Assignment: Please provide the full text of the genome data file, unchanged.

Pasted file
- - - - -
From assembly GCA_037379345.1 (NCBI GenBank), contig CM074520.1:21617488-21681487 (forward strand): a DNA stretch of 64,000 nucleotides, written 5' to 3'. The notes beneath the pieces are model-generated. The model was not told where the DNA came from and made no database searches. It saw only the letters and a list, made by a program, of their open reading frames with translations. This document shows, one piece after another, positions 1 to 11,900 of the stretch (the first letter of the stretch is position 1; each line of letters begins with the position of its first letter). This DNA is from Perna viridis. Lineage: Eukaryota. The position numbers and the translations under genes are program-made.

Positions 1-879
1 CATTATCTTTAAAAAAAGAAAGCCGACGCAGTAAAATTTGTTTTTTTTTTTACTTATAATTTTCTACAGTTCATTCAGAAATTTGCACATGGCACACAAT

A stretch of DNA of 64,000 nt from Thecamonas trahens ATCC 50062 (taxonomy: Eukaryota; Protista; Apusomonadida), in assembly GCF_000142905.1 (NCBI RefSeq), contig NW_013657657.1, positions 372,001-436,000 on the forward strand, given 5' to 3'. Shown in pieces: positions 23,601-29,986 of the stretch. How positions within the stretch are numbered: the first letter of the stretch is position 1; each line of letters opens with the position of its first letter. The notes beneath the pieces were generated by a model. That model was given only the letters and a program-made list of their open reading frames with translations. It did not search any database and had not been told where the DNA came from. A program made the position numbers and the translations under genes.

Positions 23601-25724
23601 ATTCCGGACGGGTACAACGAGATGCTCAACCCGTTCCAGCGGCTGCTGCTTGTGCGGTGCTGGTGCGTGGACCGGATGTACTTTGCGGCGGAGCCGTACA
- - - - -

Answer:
From assembly GCA_037379345.1 (NCBI GenBank), contig CM074520.1:21617488-21681487 (forward strand): a DNA stretch of 64,000 nucleotides, written 5' to 3'. The notes beneath the pieces are model-generated. The model was not told where the DNA came from and made no database searches. It saw only the letters and a list, made by a program, of their open reading frames with translations. This document shows, one piece after another, positions 1 to 11,900 of the stretch (the first letter of the stretch is position 1; each line of letters begins with the position of its first letter). This DNA is from Perna viridis. Lineage: Eukaryota. The position numbers and the translations under genes are program-made.

Positions 1-879
1 CATTATCTTTAAAAAAAGAAAGCCGACGCAGTAAAATTTGTTTTTTTTTTTACTTATAATTTTCTACAGTTCATTCAGAAATTTGCACATGGCACACAAT

A stretch of DNA of 64,000 nt from Thecamonas trahens ATCC 50062 (taxonomy: Eukaryota; Protista; Apusomonadida), in assembly GCF_000142905.1 (NCBI RefSeq), contig NW_013657657.1, positions 372,001-436,000 on the forward strand, given 5' to 3'. Shown in pieces: positions 23,601-29,986 of the stretch. How positions within the stretch are numbered: the first letter of the stretch is position 1; each line of letters opens with the position of its first letter. The notes beneath the pieces were generated by a model. That model was given only the letters and a program-made list of their open reading frames with translations. It did not search any database and had not been told where the DNA came from. A program made the position numbers and the translations under genes.

Positions 23601-25724
23601 ATTCCGGACGGGTACAACGAGATGCTCAACCCGTTCCAGCGGCTGCTGCTTGTGCGGTGCTGGTGCGTGGACCGGATGTACTTTGCGGCGGAGCCGTACA